Millennials are finally starting their own baby boom and heading for the suburbs in big sport utility vehicles, much like their parents did.
Americans aged about 18 to 34 have become the largest group of homebuyers, and almost half live in the suburbs, according to Zillow Group data. As they shop for bigger homes to accommodate growing families, they’re upsizing their vehicles to match. U.S. industry sales of large SUVs have jumped 11 percent in the first half of the year, Ford Motor Co. estimates, compared with increases of 9 percent for midsize and 4 percent for small SUVs.
“We do see that demographic group driving larger sport utility sales as they acquire homes, create families and gain some wealth,” said Michelle Krebs, an analyst at car-shopping website Autotrader. “They started with compact sport utilities and now, with families, they’re moving up.”
The shift to suburbia may surprise those who’ve chided millennials for being more interested in pricey avocado toast than in saving for a home. Much of the generation delayed marriage, childbearing and home ownership after graduating with heaping student-loan debt and entering a weak job market. As more millennials overcome this, many want the life of their baby-boomer parents — the kids, the house in the ’burbs and the beefy SUV.“
As more people move out of their parents’ basement — and there’s still quite a few living there — we expect to see continued healthy demand for homes,” said Svenja Gudell, chief economist for Zillow, which found millennials made up 42 percent of homebuyers last year. “Millennials delayed home ownership, just like they delayed getting married and having kids, but now they’re making very similar decisions to their parents.”
More millennials are expected to move up into bigger SUVs with three rows of seats and enough cargo space for strollers and portable cribs. Sales of midsize SUVs will grow by 16 percent between now and 2022, while deliveries of the biggest rigs — think Ford Expeditions and Chevrolet Tahoes — will jump 25 percent, according to a forecast by researcher LMC Automotive.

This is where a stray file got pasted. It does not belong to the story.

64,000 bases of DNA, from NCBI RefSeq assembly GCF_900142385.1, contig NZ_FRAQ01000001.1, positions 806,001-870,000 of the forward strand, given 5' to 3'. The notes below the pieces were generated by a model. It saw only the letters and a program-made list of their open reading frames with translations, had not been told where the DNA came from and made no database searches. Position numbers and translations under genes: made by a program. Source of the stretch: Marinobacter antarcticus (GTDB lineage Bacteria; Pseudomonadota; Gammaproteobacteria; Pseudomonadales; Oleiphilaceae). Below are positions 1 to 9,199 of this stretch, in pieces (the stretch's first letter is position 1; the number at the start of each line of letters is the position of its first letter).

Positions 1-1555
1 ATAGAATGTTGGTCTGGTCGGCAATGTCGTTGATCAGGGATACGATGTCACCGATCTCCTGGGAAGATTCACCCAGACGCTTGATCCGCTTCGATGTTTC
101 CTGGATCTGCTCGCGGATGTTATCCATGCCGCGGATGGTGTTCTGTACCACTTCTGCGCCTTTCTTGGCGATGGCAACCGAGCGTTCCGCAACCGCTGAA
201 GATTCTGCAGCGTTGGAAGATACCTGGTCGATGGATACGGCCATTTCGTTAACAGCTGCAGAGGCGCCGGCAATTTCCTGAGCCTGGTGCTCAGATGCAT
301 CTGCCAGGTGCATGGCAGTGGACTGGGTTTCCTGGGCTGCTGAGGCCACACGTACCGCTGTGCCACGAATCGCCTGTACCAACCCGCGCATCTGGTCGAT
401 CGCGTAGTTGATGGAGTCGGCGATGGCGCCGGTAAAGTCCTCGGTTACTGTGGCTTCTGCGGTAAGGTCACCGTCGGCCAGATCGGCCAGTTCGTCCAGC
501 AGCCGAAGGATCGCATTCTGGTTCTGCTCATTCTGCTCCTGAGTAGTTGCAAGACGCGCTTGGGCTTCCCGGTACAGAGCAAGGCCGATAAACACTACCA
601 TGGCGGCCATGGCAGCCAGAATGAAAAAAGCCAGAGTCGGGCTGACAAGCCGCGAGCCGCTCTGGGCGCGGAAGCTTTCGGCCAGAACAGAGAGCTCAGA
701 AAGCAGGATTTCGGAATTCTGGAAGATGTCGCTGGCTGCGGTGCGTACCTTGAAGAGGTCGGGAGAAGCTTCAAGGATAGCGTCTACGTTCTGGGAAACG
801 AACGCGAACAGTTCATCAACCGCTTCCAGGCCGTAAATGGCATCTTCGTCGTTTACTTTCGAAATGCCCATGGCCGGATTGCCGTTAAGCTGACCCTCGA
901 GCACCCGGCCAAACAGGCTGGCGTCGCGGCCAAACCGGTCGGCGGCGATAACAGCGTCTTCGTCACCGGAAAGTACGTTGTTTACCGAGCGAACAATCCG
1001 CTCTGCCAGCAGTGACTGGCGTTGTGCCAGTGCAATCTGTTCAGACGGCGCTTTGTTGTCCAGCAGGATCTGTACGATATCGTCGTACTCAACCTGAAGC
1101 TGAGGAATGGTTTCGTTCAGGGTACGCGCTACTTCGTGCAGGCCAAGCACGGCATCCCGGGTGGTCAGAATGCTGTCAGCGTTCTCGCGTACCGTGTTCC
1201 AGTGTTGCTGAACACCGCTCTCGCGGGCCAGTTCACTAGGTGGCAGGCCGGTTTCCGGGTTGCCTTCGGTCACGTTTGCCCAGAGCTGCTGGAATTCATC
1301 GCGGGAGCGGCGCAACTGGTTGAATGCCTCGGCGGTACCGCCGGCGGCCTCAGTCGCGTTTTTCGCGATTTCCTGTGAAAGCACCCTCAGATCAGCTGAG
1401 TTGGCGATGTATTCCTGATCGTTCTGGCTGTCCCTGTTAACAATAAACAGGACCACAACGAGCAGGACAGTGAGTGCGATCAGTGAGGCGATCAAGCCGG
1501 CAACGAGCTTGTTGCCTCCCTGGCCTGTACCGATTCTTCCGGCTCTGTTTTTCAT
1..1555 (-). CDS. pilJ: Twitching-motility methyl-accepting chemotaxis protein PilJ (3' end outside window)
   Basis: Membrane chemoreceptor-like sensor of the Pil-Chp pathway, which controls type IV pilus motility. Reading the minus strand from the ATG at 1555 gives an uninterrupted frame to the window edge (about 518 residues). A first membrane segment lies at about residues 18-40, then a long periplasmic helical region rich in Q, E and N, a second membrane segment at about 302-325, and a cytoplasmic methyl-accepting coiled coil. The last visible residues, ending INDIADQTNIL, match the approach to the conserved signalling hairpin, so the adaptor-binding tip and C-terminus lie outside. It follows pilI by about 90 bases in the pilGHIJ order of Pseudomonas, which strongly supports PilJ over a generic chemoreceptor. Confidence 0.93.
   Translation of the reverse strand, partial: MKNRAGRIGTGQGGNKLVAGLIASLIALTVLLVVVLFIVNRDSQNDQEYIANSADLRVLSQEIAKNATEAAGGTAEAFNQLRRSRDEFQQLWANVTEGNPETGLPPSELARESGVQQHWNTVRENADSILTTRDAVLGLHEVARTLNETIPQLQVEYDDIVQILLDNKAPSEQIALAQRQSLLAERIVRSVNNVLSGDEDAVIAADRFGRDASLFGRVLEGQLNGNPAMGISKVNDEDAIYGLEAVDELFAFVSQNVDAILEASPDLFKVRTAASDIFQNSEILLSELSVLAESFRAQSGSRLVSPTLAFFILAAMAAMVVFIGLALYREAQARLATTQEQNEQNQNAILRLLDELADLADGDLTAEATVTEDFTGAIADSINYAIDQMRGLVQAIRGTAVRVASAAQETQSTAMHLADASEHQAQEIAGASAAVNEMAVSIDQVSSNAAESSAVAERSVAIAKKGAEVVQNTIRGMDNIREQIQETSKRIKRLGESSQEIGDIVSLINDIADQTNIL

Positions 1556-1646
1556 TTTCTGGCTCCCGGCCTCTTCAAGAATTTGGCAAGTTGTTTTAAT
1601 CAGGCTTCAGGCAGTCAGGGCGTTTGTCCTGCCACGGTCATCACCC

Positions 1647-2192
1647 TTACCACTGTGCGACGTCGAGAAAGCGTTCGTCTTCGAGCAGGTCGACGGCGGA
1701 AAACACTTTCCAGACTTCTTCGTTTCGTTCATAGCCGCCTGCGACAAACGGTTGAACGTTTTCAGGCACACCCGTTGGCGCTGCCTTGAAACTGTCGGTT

Millennials ranked having children, buying a suburban home and driving a big family vehicle higher in terms of importance than living in a major city or relying on alternate forms of transportation in a survey that Ford conducted in June.
“There’s no question people are waiting longer, but people still want to have children,” Erich Merkle, Ford’s U.S. sales analyst, said in an interview. “As long as people have children and those children grow and acquire friendships, it requires more space.”
Today, the largest group of midsize and large SUV buyers is between the ages of 35 and 44, Merkle said. That cohort, known as Gen X, is significantly smaller than millennials, who are about 80 million strong.
“There’s going to be an extra 25 million people passing into and through the 35- to 44-year-old demographic over the next 10 to 15 years,” Merkle said. “That’s going to lead to a gradual increase in the growth of large and midsize SUVs that’s already starting to happen.”
Merkle wouldn’t say if Ford expected sales of larger SUVs to eventually outpace compact utilities, a segment that’s surged past family sedans like the Toyota Camry and Honda Accord. Ford forecasts that SUVs will grow to 45 percent of the U.S. market in the next five to seven years, from 40 percent now.
Increasingly, that growth will be driven by millennials, the oldest of whom have lifted the annual birthrate for women 30 to 34 to the highest level since 1964, according to the U.S. Centers for Disease Control and Prevention.
“As a sample size of one, I certainly need a lot of space because it’s really tough to travel with a child,” said Zillow’s Gudell, who drives an Audi Q5 SUV.
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